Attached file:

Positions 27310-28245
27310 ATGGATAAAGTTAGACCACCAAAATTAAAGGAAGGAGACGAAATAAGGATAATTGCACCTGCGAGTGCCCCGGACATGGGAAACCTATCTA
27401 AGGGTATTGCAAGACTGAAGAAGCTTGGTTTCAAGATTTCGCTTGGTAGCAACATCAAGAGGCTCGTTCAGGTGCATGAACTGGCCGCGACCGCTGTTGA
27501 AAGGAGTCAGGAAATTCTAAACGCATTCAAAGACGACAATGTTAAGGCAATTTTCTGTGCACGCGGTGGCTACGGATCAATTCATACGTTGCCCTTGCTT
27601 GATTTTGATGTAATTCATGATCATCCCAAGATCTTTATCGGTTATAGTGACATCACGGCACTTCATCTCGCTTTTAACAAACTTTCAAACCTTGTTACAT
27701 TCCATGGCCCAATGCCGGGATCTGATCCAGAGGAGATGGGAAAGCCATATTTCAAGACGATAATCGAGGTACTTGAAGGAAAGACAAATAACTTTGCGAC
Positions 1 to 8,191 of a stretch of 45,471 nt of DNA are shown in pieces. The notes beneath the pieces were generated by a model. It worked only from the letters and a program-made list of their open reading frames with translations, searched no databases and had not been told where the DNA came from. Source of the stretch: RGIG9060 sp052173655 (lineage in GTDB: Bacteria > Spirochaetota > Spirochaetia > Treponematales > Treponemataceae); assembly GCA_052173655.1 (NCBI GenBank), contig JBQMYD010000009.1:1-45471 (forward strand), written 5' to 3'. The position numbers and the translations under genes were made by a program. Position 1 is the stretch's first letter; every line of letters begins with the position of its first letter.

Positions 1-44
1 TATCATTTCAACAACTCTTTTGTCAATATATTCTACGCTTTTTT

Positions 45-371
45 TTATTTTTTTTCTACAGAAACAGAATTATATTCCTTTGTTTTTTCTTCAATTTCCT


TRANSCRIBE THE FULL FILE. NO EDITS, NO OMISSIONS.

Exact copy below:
Positions 27310-28245
27310 ATGGATAAAGTTAGACCACCAAAATTAAAGGAAGGAGACGAAATAAGGATAATTGCACCTGCGAGTGCCCCGGACATGGGAAACCTATCTA
27401 AGGGTATTGCAAGACTGAAGAAGCTTGGTTTCAAGATTTCGCTTGGTAGCAACATCAAGAGGCTCGTTCAGGTGCATGAACTGGCCGCGACCGCTGTTGA
27501 AAGGAGTCAGGAAATTCTAAACGCATTCAAAGACGACAATGTTAAGGCAATTTTCTGTGCACGCGGTGGCTACGGATCAATTCATACGTTGCCCTTGCTT
27601 GATTTTGATGTAATTCATGATCATCCCAAGATCTTTATCGGTTATAGTGACATCACGGCACTTCATCTCGCTTTTAACAAACTTTCAAACCTTGTTACAT
27701 TCCATGGCCCAATGCCGGGATCTGATCCAGAGGAGATGGGAAAGCCATATTTCAAGACGATAATCGAGGTACTTGAAGGAAAGACAAATAACTTTGCGAC
Positions 1 to 8,191 of a stretch of 45,471 nt of DNA are shown in pieces. The notes beneath the pieces were generated by a model. It worked only from the letters and a program-made list of their open reading frames with translations, searched no databases and had not been told where the DNA came from. Source of the stretch: RGIG9060 sp052173655 (lineage in GTDB: Bacteria > Spirochaetota > Spirochaetia > Treponematales > Treponemataceae); assembly GCA_052173655.1 (NCBI GenBank), contig JBQMYD010000009.1:1-45471 (forward strand), written 5' to 3'. The position numbers and the translations under genes were made by a program. Position 1 is the stretch's first letter; every line of letters begins with the position of its first letter.

Positions 1-44
1 TATCATTTCAACAACTCTTTTGTCAATATATTCTACGCTTTTTT

Positions 45-371
45 TTATTTTTTTTCTACAGAAACAGAATTATATTCCTTTGTTTTTTCTTCAATTTCCT